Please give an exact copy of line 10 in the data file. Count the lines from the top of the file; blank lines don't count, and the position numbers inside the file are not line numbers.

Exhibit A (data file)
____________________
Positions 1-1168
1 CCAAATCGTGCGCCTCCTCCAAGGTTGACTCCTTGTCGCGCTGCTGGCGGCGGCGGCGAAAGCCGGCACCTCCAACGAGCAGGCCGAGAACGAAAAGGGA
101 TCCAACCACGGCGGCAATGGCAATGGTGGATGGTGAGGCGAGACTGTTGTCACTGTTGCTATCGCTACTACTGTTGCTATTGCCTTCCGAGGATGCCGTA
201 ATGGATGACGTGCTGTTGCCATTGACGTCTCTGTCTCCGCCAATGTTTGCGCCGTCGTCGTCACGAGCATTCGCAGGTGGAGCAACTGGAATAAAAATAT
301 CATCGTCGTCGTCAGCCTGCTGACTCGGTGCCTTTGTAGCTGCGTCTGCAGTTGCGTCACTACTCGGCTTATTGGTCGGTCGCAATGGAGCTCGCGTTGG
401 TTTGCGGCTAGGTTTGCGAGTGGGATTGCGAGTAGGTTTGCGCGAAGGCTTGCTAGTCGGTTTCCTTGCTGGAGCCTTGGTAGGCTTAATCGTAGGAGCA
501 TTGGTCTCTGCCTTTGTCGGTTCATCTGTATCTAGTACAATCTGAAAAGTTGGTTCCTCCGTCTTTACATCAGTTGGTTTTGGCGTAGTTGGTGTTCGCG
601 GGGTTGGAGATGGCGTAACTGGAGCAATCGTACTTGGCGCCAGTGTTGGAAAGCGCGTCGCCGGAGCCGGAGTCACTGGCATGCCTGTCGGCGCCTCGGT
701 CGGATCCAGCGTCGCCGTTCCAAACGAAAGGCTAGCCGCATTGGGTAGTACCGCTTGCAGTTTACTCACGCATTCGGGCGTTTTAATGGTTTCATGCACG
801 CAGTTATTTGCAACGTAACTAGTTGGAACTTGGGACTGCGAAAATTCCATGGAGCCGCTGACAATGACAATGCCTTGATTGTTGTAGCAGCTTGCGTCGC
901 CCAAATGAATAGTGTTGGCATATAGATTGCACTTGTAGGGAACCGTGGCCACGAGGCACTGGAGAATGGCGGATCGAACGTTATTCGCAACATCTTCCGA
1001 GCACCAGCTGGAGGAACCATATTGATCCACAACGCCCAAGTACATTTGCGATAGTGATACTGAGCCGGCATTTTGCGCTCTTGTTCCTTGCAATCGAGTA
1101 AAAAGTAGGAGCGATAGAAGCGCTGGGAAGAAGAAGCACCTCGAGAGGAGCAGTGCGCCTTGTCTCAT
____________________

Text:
801 CAGTTATTTGCAACGTAACTAGTTGGAACTTGGGACTGCGAAAATTCCATGGAGCCGCTGACAATGACAATGCCTTGATTGTTGTAGCAGCTTGCGTCGC